On the range of http: URIs

Volume 8, Issue 94; 19 Jun 2005; last modified 08 Oct 2010

A compromise has been reached, at least among those of us on the TAG. I hope the larger community will accept the compromise as well.

Language is by its very nature a communal thing; that is, it expresses never the exact thing but a compromise—that which is common to you, me, and everybody.

T. E. Hulme

Records show that httpRange-14 was raised to the TAG on 25 March 2002. We've been debating its resolution for more than three years. I will not attempt to recapitulate that debate in any detail; your search engine of choice will no doubt lead you to it. Suffice it to say that some folks think http://example.org/some/path must identify “a document” (what the AWWW calls an “information resource”) and some folks think it can identify anything at all.

These world views are not compatible. We've gone around and around and around searching for a compromise. And at last, we have found one.

Remember: this is a compromise. What's needed here is something that everyone can live with, not something that necessarily makes everyone happy. Before you cry foul, if you're inclined to do so, consider carefully whether you think any better compromise is possible. Personally, I don't.

So here it is. Given an http: URI without a fragment identifier, http://example.org/some/path, you can't tell if it's an information resource or something more general. That's ok, given http://example.org/some/path#fragid, you can't tell what that is either. Maybe that's a hole in the web architecture, maybe it isn't, but this compromise doesn't introduce that problem. The bottom line is, if you haven't gone off and retrieved it yourself, maybe you believe what someone tells you about the URI and maybe you don't.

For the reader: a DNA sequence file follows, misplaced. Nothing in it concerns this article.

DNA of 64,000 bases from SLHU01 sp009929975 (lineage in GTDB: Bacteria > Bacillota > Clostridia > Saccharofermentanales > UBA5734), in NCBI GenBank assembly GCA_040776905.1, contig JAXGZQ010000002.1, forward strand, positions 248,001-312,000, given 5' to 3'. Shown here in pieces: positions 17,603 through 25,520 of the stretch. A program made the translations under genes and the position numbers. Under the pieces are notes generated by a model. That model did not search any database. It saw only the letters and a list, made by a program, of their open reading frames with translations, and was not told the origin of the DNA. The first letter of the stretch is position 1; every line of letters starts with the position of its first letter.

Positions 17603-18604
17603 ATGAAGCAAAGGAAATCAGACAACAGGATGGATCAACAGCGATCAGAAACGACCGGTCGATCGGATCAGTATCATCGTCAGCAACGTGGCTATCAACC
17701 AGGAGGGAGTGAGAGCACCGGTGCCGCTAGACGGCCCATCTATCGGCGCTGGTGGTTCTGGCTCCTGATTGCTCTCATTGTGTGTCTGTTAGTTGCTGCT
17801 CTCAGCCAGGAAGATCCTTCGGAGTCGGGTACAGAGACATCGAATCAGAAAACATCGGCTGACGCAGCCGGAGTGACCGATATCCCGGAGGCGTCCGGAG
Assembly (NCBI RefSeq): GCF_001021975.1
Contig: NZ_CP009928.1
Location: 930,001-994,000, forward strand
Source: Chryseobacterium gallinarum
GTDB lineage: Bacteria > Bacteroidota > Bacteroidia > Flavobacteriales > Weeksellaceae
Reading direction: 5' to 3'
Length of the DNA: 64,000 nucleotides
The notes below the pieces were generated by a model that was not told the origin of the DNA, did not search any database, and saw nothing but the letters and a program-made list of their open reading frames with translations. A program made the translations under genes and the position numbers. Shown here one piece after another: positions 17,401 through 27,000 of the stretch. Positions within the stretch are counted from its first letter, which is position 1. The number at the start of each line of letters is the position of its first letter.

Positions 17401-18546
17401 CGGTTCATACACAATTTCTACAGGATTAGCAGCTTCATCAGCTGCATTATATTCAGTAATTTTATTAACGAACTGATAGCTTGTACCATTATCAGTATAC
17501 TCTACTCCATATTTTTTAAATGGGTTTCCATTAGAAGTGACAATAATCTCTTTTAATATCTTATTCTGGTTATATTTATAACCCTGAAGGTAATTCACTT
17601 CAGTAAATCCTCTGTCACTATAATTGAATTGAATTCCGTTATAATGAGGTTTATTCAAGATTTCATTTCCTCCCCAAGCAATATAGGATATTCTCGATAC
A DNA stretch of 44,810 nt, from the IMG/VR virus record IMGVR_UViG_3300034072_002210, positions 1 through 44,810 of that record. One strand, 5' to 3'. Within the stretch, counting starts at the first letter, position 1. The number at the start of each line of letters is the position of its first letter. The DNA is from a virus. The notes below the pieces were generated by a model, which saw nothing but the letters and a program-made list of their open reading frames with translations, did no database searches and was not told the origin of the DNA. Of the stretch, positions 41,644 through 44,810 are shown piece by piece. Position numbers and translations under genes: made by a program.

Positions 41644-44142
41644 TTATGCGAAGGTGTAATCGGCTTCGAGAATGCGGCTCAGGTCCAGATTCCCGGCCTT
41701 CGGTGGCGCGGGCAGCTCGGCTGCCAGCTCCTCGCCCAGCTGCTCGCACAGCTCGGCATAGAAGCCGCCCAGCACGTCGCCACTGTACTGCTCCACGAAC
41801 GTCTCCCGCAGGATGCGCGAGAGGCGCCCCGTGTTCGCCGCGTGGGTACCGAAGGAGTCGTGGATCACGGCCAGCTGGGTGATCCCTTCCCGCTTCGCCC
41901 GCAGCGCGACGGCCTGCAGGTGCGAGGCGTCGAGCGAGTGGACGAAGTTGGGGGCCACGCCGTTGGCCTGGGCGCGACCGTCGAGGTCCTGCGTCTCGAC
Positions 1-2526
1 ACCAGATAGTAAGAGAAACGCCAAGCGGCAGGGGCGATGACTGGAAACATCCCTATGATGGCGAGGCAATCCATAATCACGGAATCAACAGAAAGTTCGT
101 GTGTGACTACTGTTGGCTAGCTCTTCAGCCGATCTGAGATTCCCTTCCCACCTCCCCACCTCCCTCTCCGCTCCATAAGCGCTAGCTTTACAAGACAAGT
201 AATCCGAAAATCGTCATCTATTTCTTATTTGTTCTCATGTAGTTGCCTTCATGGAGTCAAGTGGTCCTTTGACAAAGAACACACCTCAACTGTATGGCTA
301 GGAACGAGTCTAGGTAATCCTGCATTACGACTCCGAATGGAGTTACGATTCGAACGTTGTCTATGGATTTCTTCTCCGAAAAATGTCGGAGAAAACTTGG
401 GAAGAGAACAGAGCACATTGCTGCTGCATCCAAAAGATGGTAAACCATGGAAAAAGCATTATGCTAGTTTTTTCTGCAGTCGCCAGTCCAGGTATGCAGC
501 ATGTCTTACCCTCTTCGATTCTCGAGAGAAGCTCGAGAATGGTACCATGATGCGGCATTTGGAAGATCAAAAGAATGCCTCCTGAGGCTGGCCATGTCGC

Let's say you want to check, so you go out and attempt to dereference the URI:

If you get back 200 OK:

The resource is an information resource. That means it isn't a car or a person or an idea.

If you get back 303 See Other:

The resource could be an information resource or it could be something more general. Maybe it is a car or a person or an idea, but maybe it's just a web page too. Hopefully the “see other” thing will help you figure that out.

If you get back 404 Not Found:

The nature of the resource is unclear. You haven't learned anything. You don't learn anything for any of the other 4xx errors either.

This compromise allows vocabularies (like Dublin Core, FOAF, and Wordnet) to continue to use “slash” instead of “hash” for pragmatic reasons. It also preserves the common understanding that if you dereference a URI and you get back a document, that document is in some significant sense the thing you were attempting to get. At the same time, it allows you to use any URI you want for any resource you want, as long as you are willing to take some care in how you serve up representations for it.


Why does it matter? Why can't an URI, an URI string, or an URIRef (or an URI whatevers [!]) mean whatever the minter says they mean? If I put a document containg a description about Bob at his URI, that doesn't mean the URI is an information resource for that document; it could be for convience for instance.

I think the context defines whether the resource is dereferencable or not. When defining URIRefs in RDF, they should never dereferenced - all that matters is the relationship betweeen names. However, when using URI strings in an HTML document's anchors it is important that EVERY one is dereferencable (otherwise I get broken links). It is up to the context to specify if they can be deferenced or not. After all, are there any specs that specify different behavior for indistinguishable URI strings that are dereferenceable or abstract?

P.S. The definition of "Information Resource" stinks. It allows postal mail to be considered an "Information Resource" (and if that's allowed, then the example of paper documents not being IRs is wrong since they can be mailed).